The exemplar model has been around since the dawn of Smallworld and its single task is to serve as the base class for dialogs. When frameworks arrived in release 3.2, also a component named plugin was introduced. The plugin serves as plug in a framework were it holds actions, dialogs and toolbars which can be used by the framework.
The plugin also has a method build_gui() that allows you to create an embedded dialog. And indeed many plugins build gui’s in this method. But wait a minute: wasn’t that the job of my old friend model? I like the design principle Separation of Concerns and I think plugin has taken on one to many concern.
A clean separation of plugin and model forces the GUI development to be made independent of its environment, independent of the position of the model in the application architecture. That dependency on the position is taken care of by the plugin. That means, for example, that exactly the same model can be used in an editor_plugin and in the explorer.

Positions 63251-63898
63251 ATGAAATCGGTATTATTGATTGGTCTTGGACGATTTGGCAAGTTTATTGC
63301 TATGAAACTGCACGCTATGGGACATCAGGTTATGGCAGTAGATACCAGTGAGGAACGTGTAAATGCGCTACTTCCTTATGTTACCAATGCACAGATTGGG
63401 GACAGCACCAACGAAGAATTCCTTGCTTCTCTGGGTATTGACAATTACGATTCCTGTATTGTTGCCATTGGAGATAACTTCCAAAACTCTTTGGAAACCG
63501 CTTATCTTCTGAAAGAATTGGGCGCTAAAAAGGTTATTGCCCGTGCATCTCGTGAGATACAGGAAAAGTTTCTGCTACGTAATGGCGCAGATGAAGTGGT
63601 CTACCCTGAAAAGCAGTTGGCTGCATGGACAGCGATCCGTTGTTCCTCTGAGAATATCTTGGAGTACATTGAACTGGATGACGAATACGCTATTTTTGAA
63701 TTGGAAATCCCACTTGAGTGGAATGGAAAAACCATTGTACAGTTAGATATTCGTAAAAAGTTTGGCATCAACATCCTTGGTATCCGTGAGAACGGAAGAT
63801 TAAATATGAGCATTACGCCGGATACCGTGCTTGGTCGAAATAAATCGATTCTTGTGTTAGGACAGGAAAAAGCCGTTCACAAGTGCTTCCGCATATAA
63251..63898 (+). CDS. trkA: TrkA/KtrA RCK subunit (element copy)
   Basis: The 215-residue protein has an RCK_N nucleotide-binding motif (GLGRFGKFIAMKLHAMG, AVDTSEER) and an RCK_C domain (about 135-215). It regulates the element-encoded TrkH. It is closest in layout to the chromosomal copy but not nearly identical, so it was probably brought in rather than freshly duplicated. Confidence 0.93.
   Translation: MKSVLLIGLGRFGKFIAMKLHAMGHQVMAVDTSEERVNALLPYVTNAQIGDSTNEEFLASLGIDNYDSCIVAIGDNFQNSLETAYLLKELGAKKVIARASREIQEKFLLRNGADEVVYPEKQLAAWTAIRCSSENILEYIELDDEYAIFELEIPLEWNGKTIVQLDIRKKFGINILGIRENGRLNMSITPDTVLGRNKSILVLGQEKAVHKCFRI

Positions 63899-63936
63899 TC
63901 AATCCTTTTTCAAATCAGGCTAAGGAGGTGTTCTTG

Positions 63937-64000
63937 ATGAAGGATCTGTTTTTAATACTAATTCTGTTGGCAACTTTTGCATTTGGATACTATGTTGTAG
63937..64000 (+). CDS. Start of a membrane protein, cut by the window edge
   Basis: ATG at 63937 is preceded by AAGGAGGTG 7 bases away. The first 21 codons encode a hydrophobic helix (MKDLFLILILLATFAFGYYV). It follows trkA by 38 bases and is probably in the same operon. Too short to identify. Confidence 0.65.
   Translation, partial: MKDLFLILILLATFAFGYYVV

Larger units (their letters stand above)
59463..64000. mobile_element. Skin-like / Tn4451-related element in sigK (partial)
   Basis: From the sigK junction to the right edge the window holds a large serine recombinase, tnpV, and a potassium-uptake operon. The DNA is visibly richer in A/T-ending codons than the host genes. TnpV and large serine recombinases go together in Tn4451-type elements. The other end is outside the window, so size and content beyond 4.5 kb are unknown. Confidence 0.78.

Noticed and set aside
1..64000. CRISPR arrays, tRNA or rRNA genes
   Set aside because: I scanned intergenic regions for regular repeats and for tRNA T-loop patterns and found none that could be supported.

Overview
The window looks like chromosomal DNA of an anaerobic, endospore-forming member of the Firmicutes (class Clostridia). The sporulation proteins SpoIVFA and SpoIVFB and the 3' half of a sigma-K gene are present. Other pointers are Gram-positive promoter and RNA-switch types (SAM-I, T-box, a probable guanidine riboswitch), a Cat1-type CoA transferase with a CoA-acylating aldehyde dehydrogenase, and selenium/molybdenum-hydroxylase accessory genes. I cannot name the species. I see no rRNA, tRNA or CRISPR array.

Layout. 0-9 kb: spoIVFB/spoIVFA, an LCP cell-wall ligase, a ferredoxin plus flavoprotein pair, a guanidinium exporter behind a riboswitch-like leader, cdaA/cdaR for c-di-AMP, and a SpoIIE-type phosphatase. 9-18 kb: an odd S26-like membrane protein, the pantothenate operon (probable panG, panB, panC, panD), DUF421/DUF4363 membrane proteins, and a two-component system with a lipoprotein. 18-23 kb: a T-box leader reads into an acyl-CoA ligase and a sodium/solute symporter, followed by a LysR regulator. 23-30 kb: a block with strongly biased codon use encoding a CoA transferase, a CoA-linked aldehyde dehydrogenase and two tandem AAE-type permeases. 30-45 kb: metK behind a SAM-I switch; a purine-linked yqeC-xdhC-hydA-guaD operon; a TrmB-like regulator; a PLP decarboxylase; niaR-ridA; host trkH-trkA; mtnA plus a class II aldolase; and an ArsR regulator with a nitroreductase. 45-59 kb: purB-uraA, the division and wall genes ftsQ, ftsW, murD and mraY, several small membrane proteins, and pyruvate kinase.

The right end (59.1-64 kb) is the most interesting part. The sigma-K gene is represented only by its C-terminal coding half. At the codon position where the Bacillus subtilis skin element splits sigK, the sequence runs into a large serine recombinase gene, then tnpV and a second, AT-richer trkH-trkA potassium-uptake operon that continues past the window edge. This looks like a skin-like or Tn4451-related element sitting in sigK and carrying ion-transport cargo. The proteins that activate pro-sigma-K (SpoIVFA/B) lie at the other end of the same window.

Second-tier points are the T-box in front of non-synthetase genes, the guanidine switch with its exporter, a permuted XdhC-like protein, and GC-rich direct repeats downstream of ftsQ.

As an example I have created a dialog (supply_point_model) that shows the feeding substation for a supply_point and allows you to highlight the path to it. I have inserted the same model 4 times in the application: as a standalone dialog, as an embedded dialog, as an editor plugin for an object_editor and as a plugin for the explorer. The software architecture looks something like this:
The resulting GUI looks like this:
Exactly the same dialog is used in 4 places.
The supply_point, the target of the dialog, is selected differently in each plugin. The explorer plugin uses the selection in the explorer list, the dialog plugin uses the selection in the map and the editor plugin uses the current object in the editor. But for the dialog that makes no difference, the dialog is the same.
I have attached the sourcecode, should this example trigger your curiosity.